Another strike against Piketty: No price like home

Dirk Löhr

Another strike against the argument of Piketty: In a recent paper, launched by Knoll, Schularick and Steger (2014), a different channel of redistribution of wealth has been stressed. The article is tied to the work of Bonnet et al. (2014), who have shown that the late 20th century surge in wealth-to-income ratios in Western economies is largely due to increasing housing wealth. Moreover, in a recent study, also Rognlie (2015) established that (net) capital income shares increased only in the housing sector while remaining constant in others sectors of the economy.

House prices
Mean and median real house prices in 14 countries (source: Knoll, Schularick and Steger, 2014)

In contrast to Piketty (2014), the authors show that higher land prices can push up wealth-to income ratios even if the capital-to-income ratio stays constant. The critical importance of land prices for the trajectory of wealth-to-income ratios evokes Ricardo’s famous principle of scarcity: Ricardo (1817) argued that, over the long run, economic growth profits landlords disproportionately, as the owners of the fixed factor. Since land is unequally distributed across the population, Ricardo reasoned that market economies would produce rising inequality.

The paper of Knoll, Schularick and Steger (2014) traces the surge in housing wealth in the second half of the 20th century back to land price appreciation. The paper presents annual house prices for 14 advanced economies since 1870. Based on extensive data collection, they show that real house prices stayed constant from the 19th to the mid-20th century, but rose strongly during the second half of the 20th century. Land prices, not replacement costs, are the key to understanding the trajectory of house prices. Rising land prices explain about 80 percent of the global house price boom that has taken place since World War II. Higher land values have pushed up wealth-to-income ratios in recent decades.

The paper of Knoll, Schularick and Steger can be downloaded HERE (please click)

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More Information and literature

Bonnet, O., P.-H. Bono, G. Chapelle, and E. Wasmer (2014): Does Housing Capital Contribute to Inequality? A Comment on Thomas Piketty’s Capital in the 21st Century, Science Po Department of Economics Discussion Paper.

Knoll, K. / Schularick M. / Steger, T. (2014): No Price Like Home: Global House Prices, 1870 – 2012, CESifo Working Paper No. 5006.

Piketty, T. (2014): Capital in the Twenty-First Century, Cambridge: Harvard University Press.

Ricardo, D. (1817): Principles of Political Economy and Taxation.

Rognlie, M. (2015): Deciphering the Fall and Rise in the Net Capital Share, Brookings Papers on Economic Activity.


3 thoughts on “Another strike against Piketty: No price like home”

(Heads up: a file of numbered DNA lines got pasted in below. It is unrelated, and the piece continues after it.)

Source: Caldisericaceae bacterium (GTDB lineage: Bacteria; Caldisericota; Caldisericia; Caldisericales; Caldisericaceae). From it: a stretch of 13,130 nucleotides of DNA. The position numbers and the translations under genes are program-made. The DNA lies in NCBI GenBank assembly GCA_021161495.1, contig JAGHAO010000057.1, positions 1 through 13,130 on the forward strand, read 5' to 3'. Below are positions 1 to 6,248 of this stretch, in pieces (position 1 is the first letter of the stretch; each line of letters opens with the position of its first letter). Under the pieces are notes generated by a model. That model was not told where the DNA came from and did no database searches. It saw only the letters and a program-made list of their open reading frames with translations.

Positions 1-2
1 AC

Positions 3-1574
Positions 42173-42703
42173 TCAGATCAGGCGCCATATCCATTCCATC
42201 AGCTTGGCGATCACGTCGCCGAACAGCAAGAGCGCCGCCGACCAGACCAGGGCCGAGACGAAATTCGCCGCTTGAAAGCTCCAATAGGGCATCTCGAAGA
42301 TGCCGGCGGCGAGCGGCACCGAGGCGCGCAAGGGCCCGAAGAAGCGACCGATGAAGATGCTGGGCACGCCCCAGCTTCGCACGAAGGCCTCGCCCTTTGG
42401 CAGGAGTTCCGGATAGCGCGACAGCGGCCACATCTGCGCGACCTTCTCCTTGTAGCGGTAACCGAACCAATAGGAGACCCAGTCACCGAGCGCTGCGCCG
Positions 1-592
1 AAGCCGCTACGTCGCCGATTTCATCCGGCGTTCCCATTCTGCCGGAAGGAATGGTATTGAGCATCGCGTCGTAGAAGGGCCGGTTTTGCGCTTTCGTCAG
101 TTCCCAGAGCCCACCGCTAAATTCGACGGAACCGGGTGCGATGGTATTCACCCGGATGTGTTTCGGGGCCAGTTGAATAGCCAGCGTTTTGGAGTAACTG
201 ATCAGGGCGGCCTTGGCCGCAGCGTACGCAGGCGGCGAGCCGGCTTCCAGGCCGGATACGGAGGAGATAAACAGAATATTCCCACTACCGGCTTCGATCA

1. I make a critical comment on Knoll, Schularick and Steger (2014) HERE:

    It is correct that urban land prices are the explanation for inequality in our time, rather than returns to productive capital, but what is being tragically missed by most analysts, is the role played by regulatory interferences in the conversion of land between uses, i.e. from rural use to urban use.

    I make another critical comment on another paper touching the same issues, Jorda, Taylor and Schularick’s slightly later working paper, “Betting the House”.

    1. Henry George had a lot to say over a century ago, about the tendency for certain political activists inability to distinguish between the harm done by zero-sum rentiers in land and finance, versus those who become wealthy by actually creating value in response to market demand. The Left has for decades gone after “the employer” while completely ignoring the mutual enemy of both Labour and Productive Capital. The UK is a classic case: because of the 1947 Town and Country Planning Act, the cost of urban land has risen by a factor of some tens of times or even hundreds of times (relative to benchmark US cities with no growth constraints). But almost no-one on the mainstream Left – in Parliament or media or activism – has anything to say about this. The AudaCity organisation is an honourable exception but they are not mainstream.

      Piketty is possibly just another leftist whose ideological blinkers cause him to make yet another “case against the 1 percent” without any distinction between value creators and rentiers. Of course in the case of housing, there are a lot more gainers than just one-percenters – all home owners “gain” and become a constituency against reform. But the big property investors and mortgage financiers definitely make the bulk of the killing. Why is there Soros and Rockefeller money in urban planning policy advocacy?

      This blogger nails it:

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